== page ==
Sports activities betting again on plate in Minnesota Laws

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Two Minnesota lawmakers hosted a virtual press conference Tuesday morning to officially announce that they will be filing sports betting laws, and they almost begged their colleagues to create a safe, legal environment for bettors.

“It’s already being made open,” said Senator Karla Bigham. “So it’s time to put some guard rails around it. … but you’re not legalizing sports betting or marijuana to solve a budget problem. They do this to create a good customer experience. “

Bigham held a joint press conference with Rep. Pat Garofalo, who previously introduced sports betting laws in Minnesota, but the tribes of the state are and have been against it, and these earlier legislative attempts have stalled. In addition, the legislature is reportedly against – or at least not too interested – in including sports betting at this session.

“People are ready to see it”

On Tuesday, both Bigham and Garofalo said their bills are merely starting points for talks, but they both clearly want to legalize as soon as possible. States across Minnesota have or are already considering legalization, including mobile wagering with Iowa approved remote registration.

South Dakota voters were legalized by referendum last November, and lawmakers are currently developing a framework for it. A hearing will be held in North Dakota on Wednesday to discuss a new sports betting law.

“People are ready to see it,” said Garofalo. “You’re fed up with going to Iowa to place sports bets.”

Bigham said of Wisconsin, one of two Minnesota border states with no legal bets, “If Wisconsin does it before us, I don’t know what to think.”

“I love Minnesota. I’ve lived here all my life. I just don’t know why we have to be the 45th or 46th state to do it all, ”said Rep. Pat Garofalo, R-Farmington, who has sponsored several bills to legalize sports betting since the court ruling. t .co / AsK1B2OAtJ

– Peter Callaghan (@CallaghanPeter) January 18, 2021

The requirement that customers personally register their accounts is likely to be criticized by stakeholders. When Iowa was legalized in 2019, the law provided for an 18-month mandate for personal registration that expired on January 1, 2021. Sports betting in Iowa is expected to see a large surge in handle and gross gaming revenue this month.

And in Illinois, Governor JB Pritzker has been putting personal registration on hold (mostly) since June amid the COVID-19 crisis. During the press conference, Bigham declined to go into the details of the bill. Regarding personal registration, however, she said, “It is important to have [in-person registration] there for a discussion point. We have to show what worked and what didn’t. … This will be an important part of the future conversation. “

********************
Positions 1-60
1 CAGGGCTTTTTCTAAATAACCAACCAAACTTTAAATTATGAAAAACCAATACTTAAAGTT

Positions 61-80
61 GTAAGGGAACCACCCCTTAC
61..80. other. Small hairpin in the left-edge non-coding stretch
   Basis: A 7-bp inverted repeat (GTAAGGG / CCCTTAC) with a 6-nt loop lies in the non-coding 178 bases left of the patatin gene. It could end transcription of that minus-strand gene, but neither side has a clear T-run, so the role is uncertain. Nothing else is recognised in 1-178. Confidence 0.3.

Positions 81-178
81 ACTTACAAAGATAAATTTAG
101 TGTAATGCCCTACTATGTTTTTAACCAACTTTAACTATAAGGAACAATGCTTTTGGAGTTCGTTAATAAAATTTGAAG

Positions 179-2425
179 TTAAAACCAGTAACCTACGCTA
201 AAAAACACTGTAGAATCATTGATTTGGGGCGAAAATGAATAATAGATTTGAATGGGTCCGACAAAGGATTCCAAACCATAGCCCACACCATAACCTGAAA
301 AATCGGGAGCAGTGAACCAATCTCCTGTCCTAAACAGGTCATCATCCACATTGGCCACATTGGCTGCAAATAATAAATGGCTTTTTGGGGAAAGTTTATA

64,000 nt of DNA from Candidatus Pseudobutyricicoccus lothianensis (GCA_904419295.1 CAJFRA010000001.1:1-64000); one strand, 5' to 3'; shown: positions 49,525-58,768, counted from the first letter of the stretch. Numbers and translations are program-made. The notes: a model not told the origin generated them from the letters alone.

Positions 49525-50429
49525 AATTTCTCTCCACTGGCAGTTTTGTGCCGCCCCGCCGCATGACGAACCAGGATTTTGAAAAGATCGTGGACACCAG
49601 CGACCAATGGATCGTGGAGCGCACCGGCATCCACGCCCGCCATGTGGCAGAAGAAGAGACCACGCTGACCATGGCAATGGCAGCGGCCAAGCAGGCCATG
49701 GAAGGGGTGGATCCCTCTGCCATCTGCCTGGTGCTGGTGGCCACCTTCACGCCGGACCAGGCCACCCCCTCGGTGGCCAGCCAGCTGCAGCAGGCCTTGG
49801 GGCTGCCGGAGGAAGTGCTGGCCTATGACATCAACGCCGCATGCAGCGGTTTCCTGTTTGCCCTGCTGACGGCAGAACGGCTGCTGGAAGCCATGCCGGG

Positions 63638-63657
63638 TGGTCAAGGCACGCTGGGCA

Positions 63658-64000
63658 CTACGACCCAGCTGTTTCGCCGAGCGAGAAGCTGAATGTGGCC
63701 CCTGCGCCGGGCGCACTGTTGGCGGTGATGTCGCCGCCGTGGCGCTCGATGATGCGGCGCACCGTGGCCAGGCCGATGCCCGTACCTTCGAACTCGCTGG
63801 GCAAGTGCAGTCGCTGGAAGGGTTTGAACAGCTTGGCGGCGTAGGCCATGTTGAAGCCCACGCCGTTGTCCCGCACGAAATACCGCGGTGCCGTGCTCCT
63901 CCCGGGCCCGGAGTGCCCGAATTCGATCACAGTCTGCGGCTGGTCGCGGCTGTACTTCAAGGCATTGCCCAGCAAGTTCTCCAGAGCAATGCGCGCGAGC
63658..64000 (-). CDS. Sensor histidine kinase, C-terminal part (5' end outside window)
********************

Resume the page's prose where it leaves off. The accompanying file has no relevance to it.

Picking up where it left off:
Lawmakers gave a brief rundown of the bills submitted – retail sports betting would be allowed in casinos and on racetracks across the state, and after a year mobile / online platforms could be launched but personal registration would be required. The tax rate would be 6% on retail betting revenues and 8% on mobile betting revenues. The bills should be filed and available in the next day or two, and both lawmakers reiterated that the bills are the start of the conversation.

“We wanted to put in a bill to keep everyone around the table to discuss,” said Bigham. “And to give people who support sports betting a voice at the table. It’s quite different from anything that was introduced. “

Bigham and Garofalo announced their intention to legislate last week, and between then and Tuesday’s press conference, Minnesota’s tribes again expressed their opposition. Calls to Sports Handle’s Minnesota Indian Gaming Association went unanswered.

“In response to the enactment of the legislation, the Minnesota Indian Gaming Association said in a statement that it” continues to oppose the expansion of non-reservation gambling, including the legalization of sports betting. “Https://t.co/gog4kVRbKG

– John Kriesel (@johnkriesel) January 26, 2021

The position of the trunks is not unusual. With the exception of Michigan, where the tribes agreed to keep sports betting state regulated and pay taxes, those in the Indian country in the US have been slow to adopt mobile sports betting for fear that it might divert business from their retail locations. The Connecticut tribes appear to be on the verge of endorsing laws that would allow nationwide mobile devices, but the state is likely to see a duopoly limited to sports betting linked only to the two tribes of the state, not one Market in which a large number of brands compete with one another. And in Washington state, lawmakers legalized retail sports betting in tribal casinos only last year, but not online.

MN spokesman: Sports betting have no hope

Inside lawmakers, Bigham and Garofalo appear to be having an uphill battle after House spokeswoman Melissa Hortman made it clear last week that sports betting is not an issue for the leadership.

“We don’t really need social issues that separate people,” Hortman told WCCO. “I don’t know any of the lawmakers support this [sports gambling legislation]. I think the legislation has no hope this year. “

Bigham, who said during the press conference that she and Hortman are close friends, downplayed the comments, as did Garofalo.

“I think it’s similar to Sunday’s alcohol sales deal,” he said. “Everyone said it wouldn’t work, and then it did.”

The state legalized the sale of liquor on Sundays in 2017.

Minnesota’s term ends on May 17th. Garofalo said during the press conference that the House was holding an informative hearing on sports betting today, but apart from the fact that no further hearings are planned in either chamber.